The FairTax has Never Been Implemented

FairTax

According to The FairTax Book, the FairTax came about because several businessmen were so frustrated with how much of their time was wasted on the tax consequences of their decisions that they formed a group called Americans for Fair Taxation.

Their mission was to find the fairest means in which taxes could be collected by the government so that it would not mistreat any citizens, nor would it favor others. What came about was a system in which people and businesses chose what they paid by what they spent.

While corporations pay less in taxes, their earnings will increase and enrich the accounts of their investors, such as employees with 401(k) retirement accounts.

While this sounds very good, the idea has never been implemented, and, therefore, is just an idea. So, while if implemented it would make the United States a tax haven it cannot be proven with no basis other than the collection of ideas put together by Americans for Fair Taxation from research conducted at MIT, the Cato Institute, and Harvard University.

The FairTax Will Eliminate Almost all Taxes and Many Jobs

The IRS will be significantly reduced if not completely eliminated if the FairTax was to be put in place. While it is true that the institution will not be needed if this bill passes into law, it does not take away the fact that as many as 100,000 families would lose their primary source of income.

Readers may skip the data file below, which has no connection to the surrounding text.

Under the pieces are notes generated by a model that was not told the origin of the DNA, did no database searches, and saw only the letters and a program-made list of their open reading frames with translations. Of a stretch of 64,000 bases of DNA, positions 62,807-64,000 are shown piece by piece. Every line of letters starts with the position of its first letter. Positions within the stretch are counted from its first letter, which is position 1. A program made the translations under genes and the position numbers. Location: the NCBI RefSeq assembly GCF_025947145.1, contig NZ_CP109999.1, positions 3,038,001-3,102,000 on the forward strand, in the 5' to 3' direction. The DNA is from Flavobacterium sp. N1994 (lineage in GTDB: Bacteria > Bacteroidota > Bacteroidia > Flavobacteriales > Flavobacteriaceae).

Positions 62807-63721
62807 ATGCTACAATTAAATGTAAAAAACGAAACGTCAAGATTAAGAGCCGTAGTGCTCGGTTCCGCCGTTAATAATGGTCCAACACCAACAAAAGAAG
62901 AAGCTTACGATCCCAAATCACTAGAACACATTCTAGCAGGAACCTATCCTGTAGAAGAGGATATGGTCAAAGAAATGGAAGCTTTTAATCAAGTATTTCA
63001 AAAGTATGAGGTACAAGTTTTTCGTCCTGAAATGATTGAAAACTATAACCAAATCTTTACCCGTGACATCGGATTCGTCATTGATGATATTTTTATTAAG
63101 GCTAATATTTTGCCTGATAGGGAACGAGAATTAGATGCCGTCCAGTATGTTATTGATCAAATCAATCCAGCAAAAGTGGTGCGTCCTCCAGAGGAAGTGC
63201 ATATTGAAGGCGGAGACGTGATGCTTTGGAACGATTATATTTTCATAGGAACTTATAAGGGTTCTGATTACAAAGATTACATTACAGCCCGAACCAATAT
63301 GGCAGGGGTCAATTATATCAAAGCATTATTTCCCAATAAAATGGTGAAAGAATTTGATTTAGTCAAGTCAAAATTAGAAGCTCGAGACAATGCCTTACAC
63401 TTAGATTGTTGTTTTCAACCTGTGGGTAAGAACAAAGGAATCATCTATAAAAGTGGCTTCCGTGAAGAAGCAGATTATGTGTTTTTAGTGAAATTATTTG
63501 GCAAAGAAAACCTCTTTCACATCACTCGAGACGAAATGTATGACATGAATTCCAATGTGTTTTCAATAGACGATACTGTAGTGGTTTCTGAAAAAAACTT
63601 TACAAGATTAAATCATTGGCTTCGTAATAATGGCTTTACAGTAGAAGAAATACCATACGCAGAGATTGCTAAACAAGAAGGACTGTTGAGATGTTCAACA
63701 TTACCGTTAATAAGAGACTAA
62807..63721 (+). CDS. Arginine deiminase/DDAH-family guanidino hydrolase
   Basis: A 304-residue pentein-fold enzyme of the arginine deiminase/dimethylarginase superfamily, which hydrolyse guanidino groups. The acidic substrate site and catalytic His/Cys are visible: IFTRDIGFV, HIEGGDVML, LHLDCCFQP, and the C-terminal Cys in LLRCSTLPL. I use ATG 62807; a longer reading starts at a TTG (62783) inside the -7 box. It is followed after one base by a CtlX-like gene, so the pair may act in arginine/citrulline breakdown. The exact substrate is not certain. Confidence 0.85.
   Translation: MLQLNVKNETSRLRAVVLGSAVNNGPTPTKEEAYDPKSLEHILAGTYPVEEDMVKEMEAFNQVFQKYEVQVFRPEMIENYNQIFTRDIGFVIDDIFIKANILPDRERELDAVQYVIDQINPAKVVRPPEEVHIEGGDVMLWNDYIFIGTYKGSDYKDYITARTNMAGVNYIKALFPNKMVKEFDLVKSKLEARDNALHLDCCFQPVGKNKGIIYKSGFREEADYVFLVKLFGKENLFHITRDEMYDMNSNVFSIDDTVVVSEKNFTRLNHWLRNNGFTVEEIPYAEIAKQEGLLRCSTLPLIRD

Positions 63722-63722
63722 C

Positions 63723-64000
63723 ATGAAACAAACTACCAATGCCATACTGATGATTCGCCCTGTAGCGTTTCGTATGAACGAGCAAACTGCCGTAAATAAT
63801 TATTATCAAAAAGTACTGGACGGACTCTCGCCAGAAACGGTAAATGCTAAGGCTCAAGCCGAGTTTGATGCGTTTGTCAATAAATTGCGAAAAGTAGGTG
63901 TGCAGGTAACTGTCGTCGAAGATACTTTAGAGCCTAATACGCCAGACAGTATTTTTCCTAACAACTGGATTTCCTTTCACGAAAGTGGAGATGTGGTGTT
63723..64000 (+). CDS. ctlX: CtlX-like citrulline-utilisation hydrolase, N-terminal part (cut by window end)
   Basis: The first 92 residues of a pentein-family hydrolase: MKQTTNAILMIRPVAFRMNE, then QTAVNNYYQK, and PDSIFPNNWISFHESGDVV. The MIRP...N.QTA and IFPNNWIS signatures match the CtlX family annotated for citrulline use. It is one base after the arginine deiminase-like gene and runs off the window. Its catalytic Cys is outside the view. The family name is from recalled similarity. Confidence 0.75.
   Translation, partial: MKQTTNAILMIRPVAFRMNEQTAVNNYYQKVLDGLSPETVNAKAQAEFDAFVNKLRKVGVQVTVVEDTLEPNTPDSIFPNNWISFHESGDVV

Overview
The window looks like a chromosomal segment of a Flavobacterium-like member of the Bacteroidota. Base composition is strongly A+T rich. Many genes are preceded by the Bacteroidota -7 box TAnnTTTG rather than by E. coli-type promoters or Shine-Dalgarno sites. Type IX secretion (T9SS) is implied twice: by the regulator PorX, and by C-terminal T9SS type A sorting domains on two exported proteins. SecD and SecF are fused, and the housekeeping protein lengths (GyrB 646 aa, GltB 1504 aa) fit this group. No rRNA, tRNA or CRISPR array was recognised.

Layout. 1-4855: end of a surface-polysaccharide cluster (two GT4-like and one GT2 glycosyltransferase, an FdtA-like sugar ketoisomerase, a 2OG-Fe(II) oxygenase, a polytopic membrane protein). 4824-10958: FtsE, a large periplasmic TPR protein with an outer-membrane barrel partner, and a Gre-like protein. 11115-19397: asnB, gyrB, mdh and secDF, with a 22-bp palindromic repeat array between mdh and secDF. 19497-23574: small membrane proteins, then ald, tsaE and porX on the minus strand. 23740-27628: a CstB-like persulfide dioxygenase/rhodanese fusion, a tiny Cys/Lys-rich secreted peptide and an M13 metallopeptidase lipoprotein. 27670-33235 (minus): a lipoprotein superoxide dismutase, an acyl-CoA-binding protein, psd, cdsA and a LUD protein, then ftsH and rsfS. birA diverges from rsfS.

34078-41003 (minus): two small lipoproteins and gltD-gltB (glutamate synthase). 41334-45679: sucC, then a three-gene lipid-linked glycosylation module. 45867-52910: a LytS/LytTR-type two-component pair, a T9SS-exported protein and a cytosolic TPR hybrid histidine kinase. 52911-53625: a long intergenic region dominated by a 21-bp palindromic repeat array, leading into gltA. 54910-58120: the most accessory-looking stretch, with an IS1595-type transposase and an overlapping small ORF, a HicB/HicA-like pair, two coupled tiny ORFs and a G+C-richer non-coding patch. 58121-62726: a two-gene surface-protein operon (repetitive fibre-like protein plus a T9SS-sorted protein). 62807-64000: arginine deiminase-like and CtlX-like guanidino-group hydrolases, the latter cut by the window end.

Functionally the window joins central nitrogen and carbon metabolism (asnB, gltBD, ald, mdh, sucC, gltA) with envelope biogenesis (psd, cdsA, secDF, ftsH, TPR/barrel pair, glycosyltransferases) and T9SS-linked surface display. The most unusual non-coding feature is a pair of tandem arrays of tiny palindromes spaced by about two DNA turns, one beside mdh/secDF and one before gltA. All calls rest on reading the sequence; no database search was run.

In addition to this, companies such as H&R Block would be out of business if they could not adjust their practice to a new area.

The FairTax Could be Adjusted After Passed Into Law

Another matter of concern is that the US history of taxation on income is not one that has always worked in favor of the people. In Robert Kiyosaki’s best-selling book, Rich Dad, Poor Dad, it is said that taxes were initially proposed as only being for the wealthy.

Since then it has led to all citizens paying taxes for earning, spending, and holding property. To complement those measures of collection, regressive systems, such as lotteries, have been enacted to raise more funds.

With the desire for more money, government officials can claim that they need the rate to be 25%, where $75 items cost $100, or that they need to “help the less fortunate” by creating a sales tax structure based on income, leading to a government organization solely for the monitoring of every Americans’ sales tax rate. Former IRS employees would be highly qualified.